From Nakajima Aiplane Co. To Fuji Heavy Industries
The origins of the Fuji Rabbit date back from before World War II. In 1917, as airplanes were getting their first roles in combat during World War I, Chikuhei Nakajima established the Aircraft Research Laboratory in Japan. In 1931, the Laboratory was renamed "Nakajima Aircraft Co". and expanded from research to production of airplanes. At one point Nakajima Aircraft was Japan's leading manufacturer of airplanes and provided employment to over 250,000 people.
During World War II, Nakajima Aircraft produced a wide range of military aircraft of different types. Bombers, Attack-Bombers, Fighters, Carrier-Fighters, Reconnaissance, Night Fighters, Sea Planes and even Passenger aircraft. The Nakajima aircraft Co. even produced German Fokker aircraft and American Douglas DC2s under license before the war.
With the surrender of Japan in 1945, the peace treaties forbid Japan from producing any kind of armament and Nakajima Aircraft was dissolved and re-baptized as the "Fuji Sangyo Co.". From leftover tooling and parts from the war effort, the Fuji Sangyo concentrated on badly needed civil requirements for cheap transportation and went on to produce a series of motorscooters. The first Fuji Rabbit (model S-1), which was conceived after carefully studying the Powell scooter that the american airborne servicemen were using, was produced in June of 1946. This places the birth of the Fuji Rabbit a full six months before what was to become the worlds most popular scooter, the Vespa. You can recognize the front wheel of the S-1 as being the tail landing gear of an aiplane, a Nakajima bomber. The Fuji Rabbit became an overnight success as soon as it became available to the public.
In 1950, a corporate credit rearrangement law forced Fuji Sangyo to be divided into 12 different companies and in 1953 the still existing Fuji Heavy industries was created through investments from some of these companies which were latter merged with Fuji Heavy Industries. The company recognized today as FHI held an in-house contest in 1954 to create a new corporate emblem. The chosen logo, a stylized version of the Japanese phonetic charater for «FU», the initial syllable of the name Fuji, is still being used today and can be found on Rabbit scooters.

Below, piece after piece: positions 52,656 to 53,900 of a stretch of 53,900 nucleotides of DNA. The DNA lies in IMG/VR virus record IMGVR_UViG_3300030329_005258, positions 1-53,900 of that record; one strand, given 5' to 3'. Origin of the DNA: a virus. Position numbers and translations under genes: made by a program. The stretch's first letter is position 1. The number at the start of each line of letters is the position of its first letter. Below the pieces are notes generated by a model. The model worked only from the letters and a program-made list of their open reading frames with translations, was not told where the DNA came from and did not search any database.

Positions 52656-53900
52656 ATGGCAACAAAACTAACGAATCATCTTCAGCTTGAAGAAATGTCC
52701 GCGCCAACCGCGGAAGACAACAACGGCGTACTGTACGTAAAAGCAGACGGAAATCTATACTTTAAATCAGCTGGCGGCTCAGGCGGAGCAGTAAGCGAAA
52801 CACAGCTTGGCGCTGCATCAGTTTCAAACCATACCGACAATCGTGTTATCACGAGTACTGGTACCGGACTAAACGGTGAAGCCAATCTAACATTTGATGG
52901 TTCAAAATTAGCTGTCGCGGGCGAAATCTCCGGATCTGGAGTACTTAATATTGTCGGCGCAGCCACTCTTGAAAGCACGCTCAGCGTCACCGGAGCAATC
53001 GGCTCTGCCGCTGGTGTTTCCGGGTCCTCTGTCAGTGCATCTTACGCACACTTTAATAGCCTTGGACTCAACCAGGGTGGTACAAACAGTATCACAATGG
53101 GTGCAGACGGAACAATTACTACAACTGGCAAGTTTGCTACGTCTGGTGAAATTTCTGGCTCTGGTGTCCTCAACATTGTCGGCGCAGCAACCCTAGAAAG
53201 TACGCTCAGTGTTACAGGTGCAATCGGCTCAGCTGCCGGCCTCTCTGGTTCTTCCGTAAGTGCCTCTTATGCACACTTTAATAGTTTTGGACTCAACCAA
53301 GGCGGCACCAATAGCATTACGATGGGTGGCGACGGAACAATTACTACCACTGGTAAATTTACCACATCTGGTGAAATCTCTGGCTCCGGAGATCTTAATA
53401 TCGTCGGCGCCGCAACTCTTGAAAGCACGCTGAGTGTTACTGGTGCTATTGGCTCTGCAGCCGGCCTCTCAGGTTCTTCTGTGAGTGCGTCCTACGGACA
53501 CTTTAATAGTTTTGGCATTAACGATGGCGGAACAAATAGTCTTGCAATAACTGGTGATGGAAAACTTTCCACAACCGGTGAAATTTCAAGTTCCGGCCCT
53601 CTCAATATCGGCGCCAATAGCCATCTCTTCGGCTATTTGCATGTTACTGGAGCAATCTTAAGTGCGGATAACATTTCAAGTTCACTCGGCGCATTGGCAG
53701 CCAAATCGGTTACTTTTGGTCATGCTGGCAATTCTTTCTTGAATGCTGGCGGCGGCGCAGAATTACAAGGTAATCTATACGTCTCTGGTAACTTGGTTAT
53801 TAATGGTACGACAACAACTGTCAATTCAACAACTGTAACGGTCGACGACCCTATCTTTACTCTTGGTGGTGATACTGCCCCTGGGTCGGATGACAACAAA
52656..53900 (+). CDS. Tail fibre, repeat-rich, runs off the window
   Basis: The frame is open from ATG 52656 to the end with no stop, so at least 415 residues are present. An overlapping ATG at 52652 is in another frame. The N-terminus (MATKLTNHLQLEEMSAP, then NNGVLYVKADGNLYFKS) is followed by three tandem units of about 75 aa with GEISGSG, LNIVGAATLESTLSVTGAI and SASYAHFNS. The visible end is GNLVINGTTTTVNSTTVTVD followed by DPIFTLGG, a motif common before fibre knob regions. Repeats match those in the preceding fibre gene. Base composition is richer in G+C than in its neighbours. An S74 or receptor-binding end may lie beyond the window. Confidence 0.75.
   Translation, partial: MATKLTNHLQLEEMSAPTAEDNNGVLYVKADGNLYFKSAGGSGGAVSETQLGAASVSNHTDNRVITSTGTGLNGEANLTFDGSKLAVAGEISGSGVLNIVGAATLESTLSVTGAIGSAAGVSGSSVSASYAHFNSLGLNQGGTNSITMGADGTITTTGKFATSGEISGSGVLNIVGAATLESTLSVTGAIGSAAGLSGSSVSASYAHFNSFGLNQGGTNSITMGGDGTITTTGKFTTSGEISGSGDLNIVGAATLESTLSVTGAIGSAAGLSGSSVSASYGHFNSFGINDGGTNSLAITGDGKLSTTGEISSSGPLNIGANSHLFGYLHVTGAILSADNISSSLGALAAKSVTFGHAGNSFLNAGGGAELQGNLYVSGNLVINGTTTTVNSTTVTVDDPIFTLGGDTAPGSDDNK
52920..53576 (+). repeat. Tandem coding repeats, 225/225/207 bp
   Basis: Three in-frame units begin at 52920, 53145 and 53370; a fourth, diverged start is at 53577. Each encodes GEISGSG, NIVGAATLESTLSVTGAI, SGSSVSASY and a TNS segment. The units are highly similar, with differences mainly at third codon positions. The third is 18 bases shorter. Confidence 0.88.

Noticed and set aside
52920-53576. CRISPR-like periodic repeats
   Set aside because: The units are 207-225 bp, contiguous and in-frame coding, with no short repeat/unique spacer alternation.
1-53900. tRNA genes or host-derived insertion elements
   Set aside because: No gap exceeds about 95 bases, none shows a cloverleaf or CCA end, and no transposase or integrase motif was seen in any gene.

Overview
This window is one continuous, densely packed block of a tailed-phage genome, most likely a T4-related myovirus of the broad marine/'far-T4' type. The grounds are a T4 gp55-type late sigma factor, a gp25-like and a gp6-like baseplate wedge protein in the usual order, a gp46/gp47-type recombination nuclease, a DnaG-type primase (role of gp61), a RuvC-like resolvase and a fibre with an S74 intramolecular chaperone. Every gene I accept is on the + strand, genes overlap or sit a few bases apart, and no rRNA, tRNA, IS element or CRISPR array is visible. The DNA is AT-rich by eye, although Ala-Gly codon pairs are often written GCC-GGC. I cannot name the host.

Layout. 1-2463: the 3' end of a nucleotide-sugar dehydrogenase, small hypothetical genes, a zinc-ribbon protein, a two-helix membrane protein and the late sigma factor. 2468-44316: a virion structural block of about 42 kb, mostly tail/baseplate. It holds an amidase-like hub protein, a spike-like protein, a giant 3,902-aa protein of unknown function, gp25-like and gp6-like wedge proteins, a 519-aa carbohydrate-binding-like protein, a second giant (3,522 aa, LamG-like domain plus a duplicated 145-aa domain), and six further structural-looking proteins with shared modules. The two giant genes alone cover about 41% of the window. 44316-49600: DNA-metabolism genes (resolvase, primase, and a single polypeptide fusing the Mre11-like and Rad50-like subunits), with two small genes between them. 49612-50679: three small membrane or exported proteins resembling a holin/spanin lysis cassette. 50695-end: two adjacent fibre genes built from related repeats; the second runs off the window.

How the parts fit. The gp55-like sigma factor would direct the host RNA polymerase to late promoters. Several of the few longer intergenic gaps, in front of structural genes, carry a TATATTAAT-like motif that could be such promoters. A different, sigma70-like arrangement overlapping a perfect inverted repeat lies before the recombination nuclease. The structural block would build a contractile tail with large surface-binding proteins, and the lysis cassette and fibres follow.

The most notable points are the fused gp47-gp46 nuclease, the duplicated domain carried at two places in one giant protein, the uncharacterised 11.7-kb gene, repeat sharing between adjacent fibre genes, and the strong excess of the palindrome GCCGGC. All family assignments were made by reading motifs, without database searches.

A Fuji Bus. The Fuji Cabin microcar
Fuji Rabbit fire fighting specialty equipment
Fuji Heavy Industries has produced as wide a range of vehicles as it produced rabbit motorscooters. Fuji made buses and microcars, but in the Rabbit scooter range, well over 25 different models were produced.
In America, the first Fuji Rabbit motorscooter was imported in 1957 by Rabbit Motor Sales of San Francisco, California. However, the largest authorized American distributor of Fuji Rabbit scooters was the American Rabbit Corporation of San Diego. On the American market, Fujis can be found from the S-72 onto the ultimate S-601 models. Fuji Rabbit scooters were also imported into Canada through multiple distributors, one of which was Malcolm Bricklin. Bricklin got his start in the scooter business selling Lambrettas for the Innocenti company. Eventually Innocenti went out of business and Mr. Bricklin started distributing the Rabbit motorscooter for Fuji. Just as that business was beginning to boom, Fuji stopped producing the Rabbit. Bricklin even went as far as to travel to Japan to try and convince them to change their minds. Instead they tried to persuade him to sell a new car they were launching. But if you know the Bricklin history, Mr. Bricklin already had a plan about cars and this option didnt fit in with his plans. On March 3rd 1958, FHI revealed to the public a lovely little passenger car, the 360. This was the first of many vehicles badged with the SUBARU name. FHI was moving on to bigger and better things.
The last Fuji scooters, vin # S211-22565 came off the production line on June 29th 1968 marking the end of an era for Japan as the Mitsubish Silver Pigeon also had been discontinued five years earlier. Apparently the factory tooling used to produce Rabbits was purchased by the government and sunk in Tokyo bay to be used as the foundation for the creation of a new island... or so the rumor goes.
|The brand Fuji Rabbit live still today through a division of FHI that produced firefighting equipment. The company called Fuji Robin has recently celebrated its 50th anniversary. One of Fuji Robin's specialty product is a line of Firefighting Water Pumps called... Rabbit (rabitsuto)
But back to scooters, Rabbits live on today through a group of dedicated enthusiasts around the world. Although most remaining Rabbits live in Japan, they can be found in many other countries.
So far, on FujiRabbit.com, we've had Rabbit sightings from Canada (Quebec & Alberta), the United States (Ohio, NewYork, Texas, Virginia, California, Florida), Australia (Adelaide, Queensland), Israel & Japan (Tokyo, Osaka).